As I think I have already conveyed in an earlier post, I love Margery Allingham. I've loved her from the first moment I opened one of her books, but I've loved her even more since I read a short biography of her, which suggested she had a far from easy love life and died a pretty miserable death. How could this be, when she was both funny and wise - and wrote so beautifully?
Allingham's best known creation is Albert Campion, an enigmatic figure, who dabbles in detective work - describing himself thus: "I am not one of these intellectual sleuths, I am afraid. My mind does not work like an adding machine, taking the facts in neatly one by one and doing the work as it goes along. I am more like the bloke with the sack and spiked stick. I collect all the odds and ends I can see and turn out the bag at the lunch hour" - and has a rather large, redeemed ex-criminal as his man-servant, a fellow called Lugg who, as Campion puts it, 'in spite of magnificent qualities has elements of the Oaf about him'.
In The Case of the Late Pig Campion emerges a tiny bit from his usual mysteriousness by telling the story in the first person - although readers hoping for any real self-revelation will, I should immediately point out, be fairly disappointed. One thing one does learn, however, is that as a child he had a 'collection of skeleton leaves'; another is that he is, despite his reservations, quite devoted to Lugg. In addition, we discover that he was once smitten by a girl called Janet who he has known 'on and off, for twenty-three years. When I first saw her she was bald and pinkly horrible. I was almost sick at the sight of her, and was sent out into the garden until I had recovered my manners.'
As must be obvious from the above, we are not dealing here with an angst-ridden, hard-boiled gumshoe. Angst and hard-boiledness are not at all what Allingham's books are about - or at least not overtly. Instead of grit and horror, what you get in a Campion story is humour and wisdom. While the thread of the mystery ambles through the text, giving it a beginning, middle and end, we do not feel a tremendous urgency about finding its solution. Whodunnit is the genre but it is not what really holds the reader's - or this reader's anyway - main attention.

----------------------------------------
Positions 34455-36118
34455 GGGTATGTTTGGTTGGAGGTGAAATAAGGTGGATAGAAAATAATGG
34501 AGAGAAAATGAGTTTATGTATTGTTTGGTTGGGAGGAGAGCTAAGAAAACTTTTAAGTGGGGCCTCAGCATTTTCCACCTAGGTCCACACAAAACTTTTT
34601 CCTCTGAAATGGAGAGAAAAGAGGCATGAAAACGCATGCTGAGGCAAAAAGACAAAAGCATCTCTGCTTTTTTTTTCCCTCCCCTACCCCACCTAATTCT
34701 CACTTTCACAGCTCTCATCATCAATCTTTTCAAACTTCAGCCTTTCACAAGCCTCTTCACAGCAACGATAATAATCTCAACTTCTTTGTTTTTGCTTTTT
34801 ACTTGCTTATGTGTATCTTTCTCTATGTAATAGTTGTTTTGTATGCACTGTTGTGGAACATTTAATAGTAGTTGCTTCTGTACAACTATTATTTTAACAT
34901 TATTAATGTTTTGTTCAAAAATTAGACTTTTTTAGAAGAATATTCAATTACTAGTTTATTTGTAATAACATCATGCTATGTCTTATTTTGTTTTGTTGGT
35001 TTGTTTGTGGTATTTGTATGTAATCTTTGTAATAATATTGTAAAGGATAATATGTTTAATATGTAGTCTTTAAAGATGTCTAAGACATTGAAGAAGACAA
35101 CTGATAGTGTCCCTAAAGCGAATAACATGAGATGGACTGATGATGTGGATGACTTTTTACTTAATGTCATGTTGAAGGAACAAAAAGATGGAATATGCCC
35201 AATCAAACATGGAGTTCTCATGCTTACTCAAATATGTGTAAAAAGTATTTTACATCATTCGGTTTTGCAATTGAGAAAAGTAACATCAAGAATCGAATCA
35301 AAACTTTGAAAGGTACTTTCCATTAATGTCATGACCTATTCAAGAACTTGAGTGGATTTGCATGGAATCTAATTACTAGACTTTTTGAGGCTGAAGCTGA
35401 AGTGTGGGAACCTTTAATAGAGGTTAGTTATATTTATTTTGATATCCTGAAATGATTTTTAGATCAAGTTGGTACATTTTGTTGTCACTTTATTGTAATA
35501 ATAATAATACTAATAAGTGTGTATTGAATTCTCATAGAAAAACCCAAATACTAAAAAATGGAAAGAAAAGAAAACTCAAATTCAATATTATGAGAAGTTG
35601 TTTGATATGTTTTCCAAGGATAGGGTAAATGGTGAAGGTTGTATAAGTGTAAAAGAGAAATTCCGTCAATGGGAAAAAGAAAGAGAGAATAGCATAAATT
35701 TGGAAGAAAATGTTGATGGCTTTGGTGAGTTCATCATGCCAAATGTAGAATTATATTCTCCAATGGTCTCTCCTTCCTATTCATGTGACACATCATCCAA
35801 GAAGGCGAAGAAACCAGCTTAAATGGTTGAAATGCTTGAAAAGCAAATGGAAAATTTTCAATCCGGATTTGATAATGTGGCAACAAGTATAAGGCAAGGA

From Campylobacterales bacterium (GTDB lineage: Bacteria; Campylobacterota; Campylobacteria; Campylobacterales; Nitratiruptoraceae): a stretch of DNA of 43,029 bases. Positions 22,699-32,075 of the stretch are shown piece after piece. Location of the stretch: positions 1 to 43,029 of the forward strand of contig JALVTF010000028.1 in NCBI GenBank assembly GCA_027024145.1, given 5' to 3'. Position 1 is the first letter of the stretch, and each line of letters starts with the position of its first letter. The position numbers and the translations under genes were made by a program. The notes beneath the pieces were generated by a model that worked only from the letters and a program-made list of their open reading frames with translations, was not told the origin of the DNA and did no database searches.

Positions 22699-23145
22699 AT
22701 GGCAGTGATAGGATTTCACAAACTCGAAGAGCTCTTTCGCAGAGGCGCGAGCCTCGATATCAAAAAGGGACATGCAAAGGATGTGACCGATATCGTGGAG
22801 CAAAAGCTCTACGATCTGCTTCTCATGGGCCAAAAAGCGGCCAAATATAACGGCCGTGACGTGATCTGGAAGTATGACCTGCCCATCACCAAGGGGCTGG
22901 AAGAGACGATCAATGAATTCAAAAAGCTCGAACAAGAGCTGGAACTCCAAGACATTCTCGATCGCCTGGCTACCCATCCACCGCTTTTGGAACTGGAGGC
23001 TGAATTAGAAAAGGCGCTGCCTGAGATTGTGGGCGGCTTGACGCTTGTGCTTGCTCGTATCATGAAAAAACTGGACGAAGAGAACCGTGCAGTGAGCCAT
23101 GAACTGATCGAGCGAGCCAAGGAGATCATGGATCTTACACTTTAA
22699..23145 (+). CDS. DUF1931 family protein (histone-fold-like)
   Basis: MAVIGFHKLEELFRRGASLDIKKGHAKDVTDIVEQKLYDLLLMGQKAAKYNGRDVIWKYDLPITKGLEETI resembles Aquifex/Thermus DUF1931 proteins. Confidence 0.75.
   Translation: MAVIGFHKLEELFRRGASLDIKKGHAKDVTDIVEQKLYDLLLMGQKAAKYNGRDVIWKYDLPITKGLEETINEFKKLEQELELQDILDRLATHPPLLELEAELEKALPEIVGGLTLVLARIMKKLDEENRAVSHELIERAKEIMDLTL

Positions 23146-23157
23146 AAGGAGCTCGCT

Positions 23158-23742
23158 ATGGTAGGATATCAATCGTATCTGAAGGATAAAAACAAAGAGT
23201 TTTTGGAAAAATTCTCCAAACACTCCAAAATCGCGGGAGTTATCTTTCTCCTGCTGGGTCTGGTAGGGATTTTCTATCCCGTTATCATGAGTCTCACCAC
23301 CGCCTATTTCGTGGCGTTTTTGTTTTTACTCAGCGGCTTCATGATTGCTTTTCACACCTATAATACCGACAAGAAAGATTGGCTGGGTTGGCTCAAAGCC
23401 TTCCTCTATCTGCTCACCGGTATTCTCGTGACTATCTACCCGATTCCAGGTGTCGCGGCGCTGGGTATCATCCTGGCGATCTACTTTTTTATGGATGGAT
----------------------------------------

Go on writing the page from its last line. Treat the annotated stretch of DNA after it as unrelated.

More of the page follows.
Instead of excitement and a desperate need to find out the name of the perpetrator, what carries you along in these books is the pleasure of the scenery you pass through. Allingham conjures up a Wooster-like world, full of buildings topped with parapets that 'finish off the flat fronts of Georgian houses and always remind me of the topping of marzipan icing on a very good fruit cake' or fronted by 'great white pillars ... built by an architect who had seen the BM and never forgotten it' - each one 'a millstone round somebody's neck' - and peopled by characters such as 'Guffy Randall' and 'Lofty, who is now holding down his seat in the Peers with a passionate determination more creditable than necessary'.
Onto this framework - and that of the murder story - Allingham then throws amusing observations and rather lovely descriptions such as the ones that follow, switching in tone between flippant and elegiac without apparent effort:
"A funeral is an impressive business even among the marble angels and broken columns of civilization. Here, out of the world in the rain-soaked silence of a forgotten hillside, it was both grim and sad."
"Even at twelve and a half Pig had had several revolting personal habits."
"It is about as easy to describe Whippet as it is to describe water or a sound in the night ... I don't know what he looks like, except that presumably he has a face, since it would be an omission that I should have been certain to observe. He had on some sort of grey-brown coat which merged with the dead cow-parsley and he looked at me with that vacancy which is yet recognition."
"Leo had very bright blue eyes which, like most soldiers', are of an almost startling innocence of expression."
"...it struck me then as odd that the boy should really be so very much the father of the man. It's a serious thought when you look at some children."
"No English country house is worthy of the name if it is not breathtaking at half past six on a June evening..."
"...the sweet cool fragrance of old wood and flowers which is the true smell of your good country house..."
She adds in exchanges like this one, which reminds me of the kind of conversation I would sometimes have with my father, in which for a moment I glimpsed whole orders of until-then hidden rules for life:
"'What were you playing? Bridge?'
Leo looked scandalising. 'Before lunch? No my dear boy. Poker. Wouldn't play bridge before lunch.'"
Last but not least, she chucks in a villain, who, given her obvious conservatism, (and I should point out that I don't use that word in any kind of hostile way), it is hard not to recognise as such, long before his culpability is eventually confirmed:
"He was a red-hot innovator, we discovered. He spoke with passion of the insanitary condition of the thatched cottages and the necessity of bringing culture into the life of the average villager, betraying, I thought, a lack of acquaintance with either the thatched cottage or, of course, the villager in question, who, as every countryman knows, does not exist."
A wrong un, clearly. Case closed.